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Kent City Council approves recreational marijuana ban
The Kent City Council told businessman Chris Kealy to take his potential 102 jobs and shove them.
The council voted 4-3 on Tuesday night to approve a six-month moratorium to keep marijuana businesses out of Kent.
Kealy, of Tacoma, told the council he and his partners planned to invest $20 million in the city to start up recreational marijuana production and processing plants that would employ as many as 102.
"What I plan on doing would be behind closed doors, under gate, lock and key and it would have no public awareness," Kealy said to the council. "My business plan is a producer processor level to deliver to the dispensaries that do get authorized that may or may not be in your city."
Voters statewide approved Initiative 502 in November 2012 to allow recreational marijuana producers, processors and retailers. The state Liquor Control Board is taking applications over the next 30 days for those who want to operate the new businesses.
But the council voted the same as it did in June 2012 to ban medical marijuana collective gardens. Les Thomas, Bill Boyce, Dana Ralph and Deborah Ranniger voted in favor of the moratorium. Council President Dennis Higgins, Elizabeth Albertson and Jamie Perry were against it.
None of the council members who voted in favor of the ban spoke to the issue at the meeting. They all previously have stated they oppose marijuana businesses in the city because the drug remains illegal at the federal level.
Thomas told Kealy at a council committee meeting last week that, "This is not a friendly place to locate this business."
Albertson made her views clear before the vote.
"What is before us is the issue of whether we are going to say no to a $20 million investment in our community and whether we are going to say no to 102 employees," Albertson said. "I remind this council that they gave a huge tax break to a casino (Great American) to keep less employees than this and took money out of the pockets of residents to prop up a casino and yet we are considering to not allow a business to invest in our community.
"The people of Washington state have said they want access to recreational marijuana within this state and everyone who lives here has the right to that. By saying no to investment and revenue opportunities we are saying to the people who live here well, then we're going to need to do something else like raise your property taxes."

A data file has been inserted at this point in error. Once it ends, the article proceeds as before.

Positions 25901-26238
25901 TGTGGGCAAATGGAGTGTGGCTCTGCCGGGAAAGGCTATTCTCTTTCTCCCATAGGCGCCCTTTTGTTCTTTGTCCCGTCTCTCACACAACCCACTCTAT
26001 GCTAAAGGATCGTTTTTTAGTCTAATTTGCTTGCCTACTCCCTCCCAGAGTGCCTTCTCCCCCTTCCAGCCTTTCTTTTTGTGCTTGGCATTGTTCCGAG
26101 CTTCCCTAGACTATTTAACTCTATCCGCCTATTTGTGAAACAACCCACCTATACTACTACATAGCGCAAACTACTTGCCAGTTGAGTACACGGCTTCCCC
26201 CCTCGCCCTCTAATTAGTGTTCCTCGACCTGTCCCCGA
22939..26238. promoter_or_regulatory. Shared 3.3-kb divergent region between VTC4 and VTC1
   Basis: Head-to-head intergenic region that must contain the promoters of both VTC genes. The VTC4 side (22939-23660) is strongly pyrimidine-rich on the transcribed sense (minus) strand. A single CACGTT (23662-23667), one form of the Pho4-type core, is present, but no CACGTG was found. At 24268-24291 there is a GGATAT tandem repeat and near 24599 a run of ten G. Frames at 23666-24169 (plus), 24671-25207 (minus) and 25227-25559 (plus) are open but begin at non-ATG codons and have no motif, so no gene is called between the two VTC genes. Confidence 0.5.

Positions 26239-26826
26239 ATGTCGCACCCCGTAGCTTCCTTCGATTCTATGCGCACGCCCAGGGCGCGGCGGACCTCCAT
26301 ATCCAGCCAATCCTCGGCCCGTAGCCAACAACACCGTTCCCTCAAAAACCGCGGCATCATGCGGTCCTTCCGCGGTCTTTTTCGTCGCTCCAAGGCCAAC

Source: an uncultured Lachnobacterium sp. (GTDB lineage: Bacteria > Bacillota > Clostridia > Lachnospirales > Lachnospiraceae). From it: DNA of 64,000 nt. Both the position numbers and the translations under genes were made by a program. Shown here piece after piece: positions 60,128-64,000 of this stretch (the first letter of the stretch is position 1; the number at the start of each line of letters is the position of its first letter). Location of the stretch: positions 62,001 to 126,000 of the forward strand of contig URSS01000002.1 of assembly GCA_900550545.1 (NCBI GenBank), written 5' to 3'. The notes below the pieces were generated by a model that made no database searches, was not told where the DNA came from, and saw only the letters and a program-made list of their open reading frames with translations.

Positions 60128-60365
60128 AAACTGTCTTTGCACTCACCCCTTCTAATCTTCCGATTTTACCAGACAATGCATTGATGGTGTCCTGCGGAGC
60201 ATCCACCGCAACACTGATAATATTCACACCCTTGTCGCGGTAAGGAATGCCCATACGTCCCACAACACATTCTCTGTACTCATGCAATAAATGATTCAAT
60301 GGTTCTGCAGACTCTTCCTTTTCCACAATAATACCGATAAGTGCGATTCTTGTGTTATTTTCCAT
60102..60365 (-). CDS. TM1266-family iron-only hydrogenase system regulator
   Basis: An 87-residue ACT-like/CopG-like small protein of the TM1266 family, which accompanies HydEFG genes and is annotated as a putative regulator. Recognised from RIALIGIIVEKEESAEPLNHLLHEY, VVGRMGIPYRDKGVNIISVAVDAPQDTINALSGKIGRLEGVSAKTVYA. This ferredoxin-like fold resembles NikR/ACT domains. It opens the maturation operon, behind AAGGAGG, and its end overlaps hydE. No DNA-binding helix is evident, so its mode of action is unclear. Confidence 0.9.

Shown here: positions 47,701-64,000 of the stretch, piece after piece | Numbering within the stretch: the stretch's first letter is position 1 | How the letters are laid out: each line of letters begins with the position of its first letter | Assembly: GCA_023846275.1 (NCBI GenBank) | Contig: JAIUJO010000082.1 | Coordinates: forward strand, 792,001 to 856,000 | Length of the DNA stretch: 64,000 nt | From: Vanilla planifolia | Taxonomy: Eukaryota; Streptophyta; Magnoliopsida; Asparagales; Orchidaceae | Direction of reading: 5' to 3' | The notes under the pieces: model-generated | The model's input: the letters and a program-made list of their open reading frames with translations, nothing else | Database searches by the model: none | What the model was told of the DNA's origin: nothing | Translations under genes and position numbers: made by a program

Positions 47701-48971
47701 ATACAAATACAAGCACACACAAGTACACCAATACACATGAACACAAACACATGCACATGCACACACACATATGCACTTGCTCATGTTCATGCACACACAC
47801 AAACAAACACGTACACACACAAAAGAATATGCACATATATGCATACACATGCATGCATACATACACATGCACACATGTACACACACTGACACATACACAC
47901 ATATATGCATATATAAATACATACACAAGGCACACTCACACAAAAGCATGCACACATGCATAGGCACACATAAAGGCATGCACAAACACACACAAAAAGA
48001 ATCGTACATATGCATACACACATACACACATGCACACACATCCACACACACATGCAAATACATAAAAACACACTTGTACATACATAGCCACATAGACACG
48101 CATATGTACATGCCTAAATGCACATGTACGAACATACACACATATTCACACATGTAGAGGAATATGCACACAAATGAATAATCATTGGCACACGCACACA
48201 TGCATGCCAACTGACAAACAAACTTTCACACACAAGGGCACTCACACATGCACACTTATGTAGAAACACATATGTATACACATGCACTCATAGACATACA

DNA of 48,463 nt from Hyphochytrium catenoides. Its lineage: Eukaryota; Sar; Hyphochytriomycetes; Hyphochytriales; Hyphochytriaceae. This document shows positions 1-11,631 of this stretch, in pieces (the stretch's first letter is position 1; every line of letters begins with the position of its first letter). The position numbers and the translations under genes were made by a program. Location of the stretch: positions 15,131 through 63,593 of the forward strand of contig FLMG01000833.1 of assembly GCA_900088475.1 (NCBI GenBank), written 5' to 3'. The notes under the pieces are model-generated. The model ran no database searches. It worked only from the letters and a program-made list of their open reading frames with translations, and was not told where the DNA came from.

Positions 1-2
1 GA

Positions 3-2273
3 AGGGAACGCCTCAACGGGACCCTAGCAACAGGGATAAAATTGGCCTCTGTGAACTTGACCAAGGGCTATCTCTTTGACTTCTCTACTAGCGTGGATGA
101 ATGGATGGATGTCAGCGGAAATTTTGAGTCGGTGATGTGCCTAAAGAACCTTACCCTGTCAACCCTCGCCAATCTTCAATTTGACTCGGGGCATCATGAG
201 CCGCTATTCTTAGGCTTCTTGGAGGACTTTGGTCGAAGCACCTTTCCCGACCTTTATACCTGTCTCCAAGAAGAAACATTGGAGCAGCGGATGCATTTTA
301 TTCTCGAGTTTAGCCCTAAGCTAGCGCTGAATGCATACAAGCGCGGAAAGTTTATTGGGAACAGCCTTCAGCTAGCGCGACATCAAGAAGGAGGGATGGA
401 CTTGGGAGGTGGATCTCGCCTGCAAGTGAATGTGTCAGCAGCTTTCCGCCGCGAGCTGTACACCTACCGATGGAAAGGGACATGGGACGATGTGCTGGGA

Higgins said he hopes the council during the next six months looks at ways to allow recreational businesses.
"I hope having it (the moratorium) will give us an opportunity to craft some thoughtful legislation instead of just putting our heads in the sand," Higgins said.
Perry added that the long list of cities that have outlawed marijuana could lead to less power over regulation by the cities down the road.
"At some point if the cities don't play ball, the next logical option for these folks is to go to the state or the voters to overrule us," Perry said. "I think that rendering ourselves irrelevant is probably not a good place to be in the process. People have spoken over and over again and we need to listen to our own voters in coming up with rezone regulations and ways to work with these people. Unfortunately, I think Council member Higgins was absolutely right when he said we are sort of burying our heads in the sand."
Pat Fitzpatrick, acting city attorney, recommended the council pass a ban to clearly define the city's ban. He said city legal staff believed earlier this year that the city's ban on medical marijuana would be enough to keep recreational marijuana businesses out of the city. But the rules adopted by the liquor board and possible changes by the Legislature about medical marijuana laws makes a new recreational marijuana moratorium necessary.
"I think three of the council people got it exactly correctly," Kealy said during an interview after the vote. "The council person (Perry) that said just following the adjoining jurisdictions is doing exactly what I'm saying. You're opening the whole region up to the state attorney general saying you're all going to have to play now. I thought if they waited this 30-day (state licensing) process and took the applications that came in they might have avoided the avalanche that might have come. I think this will make them a bigger target."
Kealy said he still wants to enter the recreational marijuana business.
"I'm still going to apply and follow the process at the state level," Kealy said. "I'm already half pregnant on building the building so I'm going to continue to build the building. The state allows you three producer and three processor licenses so I will definitely be shopping other jurisdictions tomorrow (Wednesday) for other warehouse space and move on.
"The city of Kent says it wants economic activity and then it betrays itself. In my five or seven years of doing business here it has netted me not a lot of good result, unfortunately."
The city will have a public hearing about the six-month moratorium, which starts five days after passage, at the Jan. 7 council meeting. State law requires the hearings within 60 days of passing a moratorium.